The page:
Fiona's misery rants undercut, overpowered



December 6, 2005

BY JIM DeROGATIS Pop Music Critic

Fiona's misery rants undercut, overpowered



December 6, 2005

BY JIM DeROGATIS Pop Music Critic

Midway through her set Sunday at a sold-out Riviera Theatre, Fiona Apple paused to tell the worshipful crowd that she'd been in a miserable mood the previous evening, kicking things in her hotel room and generally cursing the rest of humanity.

"Thank you for letting me take it out on you," the brooding chanteuse chirped.

There is something sadomasochistic about Apple's relationship with her adoring fans: She dumps seemingly bottomless wells of bile, vitriol and misery on them, and they love her for it. Right after that crack, somebody tossed a big, plushy teddy bear onstage. It perched atop her grand piano through yet another in the series of "somebody done somebody (namely, me) wrong songs," which are really the only kind she plays.

God help poor troubled Fiona if she ever finds true love, because she'll be rendered as mute as that stuffed animal, with nothing left to write about.

Yes, a lot of great pop music has been made about love gone wrong. There's nothing inherently bad about the topic -- in the right hands it never gets old -- and Apple certainly didn't lack conviction as she railed at her string of errant lovers, either sitting behind her piano (which was under-amplified all night) or standing at the mike in a brown robe that evoked a Buddhist monk, or maybe a distaff Anakin Skywalker.

Yes, that's it: Fiona Apple, Jedi Shrew!

The problems stemmed from the fact that Apple's intense and deep-throated vocal rants about the evil people in the world (namely, her boyfriends) were often mismatched with the oddly upbeat, slight and insubstantial music behind her, especially during the songs from her much-hyped third album "Extraordinary Machine."

Apple is shooting for an eclectic, postmodern mix of Kurt Weill via Tom Waits and the Vince Guaraldi Trio on the soundtracks of those old "Charlie Brown" shorts. But too often she winds up with ersatz Carl Stalling, the man who scored Warner Bros.' Looney Tunes cartoons, and the results are just plain schizophrenic.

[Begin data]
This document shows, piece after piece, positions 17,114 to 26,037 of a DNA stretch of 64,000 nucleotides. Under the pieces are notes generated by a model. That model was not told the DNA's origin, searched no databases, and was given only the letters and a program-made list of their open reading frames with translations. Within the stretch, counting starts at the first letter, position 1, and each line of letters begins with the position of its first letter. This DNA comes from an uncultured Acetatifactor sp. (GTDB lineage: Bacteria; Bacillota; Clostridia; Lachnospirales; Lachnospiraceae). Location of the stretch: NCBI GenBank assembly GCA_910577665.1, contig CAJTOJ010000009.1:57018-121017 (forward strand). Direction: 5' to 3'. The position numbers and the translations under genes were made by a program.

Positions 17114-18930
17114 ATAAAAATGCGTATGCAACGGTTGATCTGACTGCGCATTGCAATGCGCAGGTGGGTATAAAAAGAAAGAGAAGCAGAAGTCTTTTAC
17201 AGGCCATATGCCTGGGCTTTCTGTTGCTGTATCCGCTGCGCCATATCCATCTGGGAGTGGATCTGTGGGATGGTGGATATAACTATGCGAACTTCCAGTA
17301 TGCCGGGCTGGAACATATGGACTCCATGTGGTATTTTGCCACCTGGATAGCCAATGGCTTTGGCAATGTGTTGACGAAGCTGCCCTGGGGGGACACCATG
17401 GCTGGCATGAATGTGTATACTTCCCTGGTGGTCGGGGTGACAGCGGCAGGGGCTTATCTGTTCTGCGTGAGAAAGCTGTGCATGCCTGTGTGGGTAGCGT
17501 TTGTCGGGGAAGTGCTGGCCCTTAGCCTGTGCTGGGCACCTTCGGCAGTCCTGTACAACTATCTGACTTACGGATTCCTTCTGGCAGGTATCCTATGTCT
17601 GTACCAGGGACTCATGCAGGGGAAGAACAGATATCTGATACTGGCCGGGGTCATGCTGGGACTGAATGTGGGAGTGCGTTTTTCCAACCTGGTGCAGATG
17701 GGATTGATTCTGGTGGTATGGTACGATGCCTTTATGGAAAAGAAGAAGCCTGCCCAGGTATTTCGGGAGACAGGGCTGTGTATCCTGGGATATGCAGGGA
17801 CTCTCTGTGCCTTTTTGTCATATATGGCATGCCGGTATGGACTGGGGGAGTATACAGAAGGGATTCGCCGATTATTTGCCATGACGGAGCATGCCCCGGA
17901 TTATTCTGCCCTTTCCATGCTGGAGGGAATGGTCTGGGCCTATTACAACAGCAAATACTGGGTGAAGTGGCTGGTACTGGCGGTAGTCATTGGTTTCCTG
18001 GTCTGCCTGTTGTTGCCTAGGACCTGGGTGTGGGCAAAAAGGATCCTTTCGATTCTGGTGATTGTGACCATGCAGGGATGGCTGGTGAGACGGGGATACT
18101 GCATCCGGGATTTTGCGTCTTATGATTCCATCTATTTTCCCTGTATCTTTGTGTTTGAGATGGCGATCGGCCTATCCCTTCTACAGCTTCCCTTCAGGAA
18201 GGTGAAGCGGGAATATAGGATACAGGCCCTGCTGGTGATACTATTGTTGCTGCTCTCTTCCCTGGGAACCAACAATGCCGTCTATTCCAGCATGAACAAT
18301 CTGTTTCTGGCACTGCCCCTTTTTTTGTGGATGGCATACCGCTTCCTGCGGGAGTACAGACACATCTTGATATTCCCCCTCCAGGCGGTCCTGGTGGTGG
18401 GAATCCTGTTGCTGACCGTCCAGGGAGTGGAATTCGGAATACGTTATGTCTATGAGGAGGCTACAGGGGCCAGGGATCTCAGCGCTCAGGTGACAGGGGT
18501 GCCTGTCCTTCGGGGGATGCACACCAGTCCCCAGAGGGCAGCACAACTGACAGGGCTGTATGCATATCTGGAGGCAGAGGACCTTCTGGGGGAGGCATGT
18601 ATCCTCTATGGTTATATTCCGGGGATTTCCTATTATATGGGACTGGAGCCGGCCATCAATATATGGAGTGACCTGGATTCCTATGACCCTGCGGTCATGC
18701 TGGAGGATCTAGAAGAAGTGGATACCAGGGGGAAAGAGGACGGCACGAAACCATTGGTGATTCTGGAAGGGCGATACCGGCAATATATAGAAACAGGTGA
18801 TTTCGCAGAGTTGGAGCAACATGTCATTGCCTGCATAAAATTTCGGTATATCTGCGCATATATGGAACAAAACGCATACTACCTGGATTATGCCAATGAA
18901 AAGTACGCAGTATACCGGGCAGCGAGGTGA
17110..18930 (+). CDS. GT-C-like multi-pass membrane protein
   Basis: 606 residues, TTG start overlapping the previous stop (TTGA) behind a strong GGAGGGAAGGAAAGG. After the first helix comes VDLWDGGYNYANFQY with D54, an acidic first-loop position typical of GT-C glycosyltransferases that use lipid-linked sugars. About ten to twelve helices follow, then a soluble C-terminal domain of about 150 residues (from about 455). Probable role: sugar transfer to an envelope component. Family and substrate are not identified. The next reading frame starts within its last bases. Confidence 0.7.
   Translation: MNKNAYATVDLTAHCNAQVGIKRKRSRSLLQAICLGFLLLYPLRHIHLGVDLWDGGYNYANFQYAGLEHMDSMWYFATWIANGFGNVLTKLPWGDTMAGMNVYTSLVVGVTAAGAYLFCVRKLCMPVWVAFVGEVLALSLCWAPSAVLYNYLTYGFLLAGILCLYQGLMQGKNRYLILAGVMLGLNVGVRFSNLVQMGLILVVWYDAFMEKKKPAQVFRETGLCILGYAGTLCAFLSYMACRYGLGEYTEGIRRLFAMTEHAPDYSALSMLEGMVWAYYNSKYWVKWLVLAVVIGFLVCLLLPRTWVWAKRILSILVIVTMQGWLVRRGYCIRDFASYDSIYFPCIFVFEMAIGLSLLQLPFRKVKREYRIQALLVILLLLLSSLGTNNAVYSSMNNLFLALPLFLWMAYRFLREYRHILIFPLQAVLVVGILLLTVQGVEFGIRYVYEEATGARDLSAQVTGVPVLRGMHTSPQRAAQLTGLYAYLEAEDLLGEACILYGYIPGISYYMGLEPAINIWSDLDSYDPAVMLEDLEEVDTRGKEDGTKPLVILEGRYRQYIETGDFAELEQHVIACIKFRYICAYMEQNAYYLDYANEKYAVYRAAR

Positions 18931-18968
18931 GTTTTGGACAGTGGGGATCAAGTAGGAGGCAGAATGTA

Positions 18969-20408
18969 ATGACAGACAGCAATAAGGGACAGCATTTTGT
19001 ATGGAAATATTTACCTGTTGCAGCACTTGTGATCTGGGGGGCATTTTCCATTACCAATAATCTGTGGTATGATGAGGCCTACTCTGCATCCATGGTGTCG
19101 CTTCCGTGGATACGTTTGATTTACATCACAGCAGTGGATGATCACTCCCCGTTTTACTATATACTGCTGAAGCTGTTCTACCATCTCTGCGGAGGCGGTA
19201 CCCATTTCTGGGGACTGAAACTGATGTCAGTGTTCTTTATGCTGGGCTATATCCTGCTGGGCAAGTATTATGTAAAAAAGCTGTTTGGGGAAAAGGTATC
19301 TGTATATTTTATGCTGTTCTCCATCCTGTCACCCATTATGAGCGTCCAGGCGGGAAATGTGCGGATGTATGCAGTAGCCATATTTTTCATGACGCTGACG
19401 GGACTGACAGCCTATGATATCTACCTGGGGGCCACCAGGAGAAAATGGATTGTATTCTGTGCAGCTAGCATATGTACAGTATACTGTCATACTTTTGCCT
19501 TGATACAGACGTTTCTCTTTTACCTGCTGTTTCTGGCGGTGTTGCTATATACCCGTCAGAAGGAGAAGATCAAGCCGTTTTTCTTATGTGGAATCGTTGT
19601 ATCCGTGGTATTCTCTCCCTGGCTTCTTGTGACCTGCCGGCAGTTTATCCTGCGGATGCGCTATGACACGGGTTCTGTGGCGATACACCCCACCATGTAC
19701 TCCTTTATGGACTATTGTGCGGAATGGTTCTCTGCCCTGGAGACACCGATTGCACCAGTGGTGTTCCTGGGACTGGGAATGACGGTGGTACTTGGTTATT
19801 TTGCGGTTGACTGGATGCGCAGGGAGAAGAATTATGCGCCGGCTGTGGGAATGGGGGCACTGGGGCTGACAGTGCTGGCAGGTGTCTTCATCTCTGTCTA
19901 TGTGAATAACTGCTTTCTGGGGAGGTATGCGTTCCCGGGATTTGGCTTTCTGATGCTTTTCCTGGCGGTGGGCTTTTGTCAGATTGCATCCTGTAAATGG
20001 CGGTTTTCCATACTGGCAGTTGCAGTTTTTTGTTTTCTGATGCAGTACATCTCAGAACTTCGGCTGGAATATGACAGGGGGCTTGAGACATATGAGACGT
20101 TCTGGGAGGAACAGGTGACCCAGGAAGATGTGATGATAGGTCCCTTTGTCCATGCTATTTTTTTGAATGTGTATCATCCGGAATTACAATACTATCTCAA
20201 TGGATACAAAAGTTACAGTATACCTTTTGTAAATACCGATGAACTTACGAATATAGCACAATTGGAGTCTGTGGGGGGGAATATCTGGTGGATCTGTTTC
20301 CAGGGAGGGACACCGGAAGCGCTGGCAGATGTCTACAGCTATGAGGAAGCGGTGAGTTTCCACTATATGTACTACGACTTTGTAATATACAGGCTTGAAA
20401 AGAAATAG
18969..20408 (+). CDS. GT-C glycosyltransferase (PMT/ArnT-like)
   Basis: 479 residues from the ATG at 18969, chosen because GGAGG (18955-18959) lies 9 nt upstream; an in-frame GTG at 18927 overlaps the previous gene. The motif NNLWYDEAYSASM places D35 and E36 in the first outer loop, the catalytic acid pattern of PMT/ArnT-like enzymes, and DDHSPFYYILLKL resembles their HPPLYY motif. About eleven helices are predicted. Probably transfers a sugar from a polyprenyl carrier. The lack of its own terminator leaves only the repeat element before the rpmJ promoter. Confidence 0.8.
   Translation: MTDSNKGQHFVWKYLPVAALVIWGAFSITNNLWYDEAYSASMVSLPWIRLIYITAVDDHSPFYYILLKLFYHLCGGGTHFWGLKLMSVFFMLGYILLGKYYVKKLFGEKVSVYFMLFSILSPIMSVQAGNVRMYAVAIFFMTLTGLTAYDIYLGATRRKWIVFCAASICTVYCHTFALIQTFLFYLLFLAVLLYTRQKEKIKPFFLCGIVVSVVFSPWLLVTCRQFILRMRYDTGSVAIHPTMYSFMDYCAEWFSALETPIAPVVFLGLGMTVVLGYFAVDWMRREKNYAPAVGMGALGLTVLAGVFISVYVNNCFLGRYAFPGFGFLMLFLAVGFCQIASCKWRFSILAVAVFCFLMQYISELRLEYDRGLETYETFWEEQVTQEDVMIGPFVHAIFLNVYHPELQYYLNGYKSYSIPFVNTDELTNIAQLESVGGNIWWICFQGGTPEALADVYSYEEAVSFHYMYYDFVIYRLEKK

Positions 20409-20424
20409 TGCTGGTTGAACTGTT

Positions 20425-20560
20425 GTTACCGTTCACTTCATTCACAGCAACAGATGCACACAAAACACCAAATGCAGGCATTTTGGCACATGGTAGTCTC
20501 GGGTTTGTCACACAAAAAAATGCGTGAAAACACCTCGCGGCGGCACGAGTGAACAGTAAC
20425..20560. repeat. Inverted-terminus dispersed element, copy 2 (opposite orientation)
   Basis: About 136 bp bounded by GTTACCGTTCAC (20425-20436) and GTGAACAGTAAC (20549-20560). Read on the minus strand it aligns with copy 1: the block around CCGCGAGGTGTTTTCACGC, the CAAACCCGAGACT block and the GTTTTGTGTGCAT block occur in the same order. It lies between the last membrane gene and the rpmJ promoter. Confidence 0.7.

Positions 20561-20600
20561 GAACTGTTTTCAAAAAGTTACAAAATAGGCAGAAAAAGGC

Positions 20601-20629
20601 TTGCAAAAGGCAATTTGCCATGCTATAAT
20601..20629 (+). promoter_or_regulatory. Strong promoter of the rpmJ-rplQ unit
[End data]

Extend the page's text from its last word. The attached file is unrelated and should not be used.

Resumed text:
Of course, this is a woman whose favorite lyrical phrase is "crazy," trailing after only "me" and "I."

The performance also suffered from the fact that Apple was frequently overpowered by her five-piece band, which included Mike Elizondo, the producer who replaced Hollywood film scorer Jon Brion after the first and more over-the-top version of "Extraordinary Machine" was shelved, on bass.

Keyboardists Jebin Bruni and Dave Palmer did their best to imitate the album's gonzo orchestrations, which got old fast; the most effective tunes were the most stripped down, including "O Sailor" and "Shadowboxer." The prime offender during other songs such as "Limp," "Tymps (The Sick in the Head Song)" and "On the Bound" was drummer Charley Drayton, who tried to bring an element of Elizondo's hip-hop rhythms into the show -- the producer is best known as a colleague of Dr. Dre -- but wound up playing with the ham-fisted clumsiness of a heavy metal band on amateur night.

As a songwriter and vocalist, Apple is more than idiosyncratic enough to hold our attention sitting solo at the piano, or perhaps with the subtle accompaniment of a standup bass. In her next incarnation, she should leave the cartoonish band at home. Then again, maybe she needs all those men around to keep her primed with the proper amount of hatred and loathing.

Opening the show was the insufferable singer-songwriter David Garza. Like Apple, his favorite subject is himself, but since he apparently has no problems with the opposite sex, he mainly sings about the everyday life of an insufferable singer-songwriter (though he'd surely phrase that differently).

Although his set would have gotten him booed off the stage during open-mike night at the cheesiest coffeehouse in Madison, Wis., Fiona's fans ate it up. Kind and forgiving sorts they are, and oh, so willing to indulge any tantrum, diatribe or opening bozo that Apple cares to inflict on them.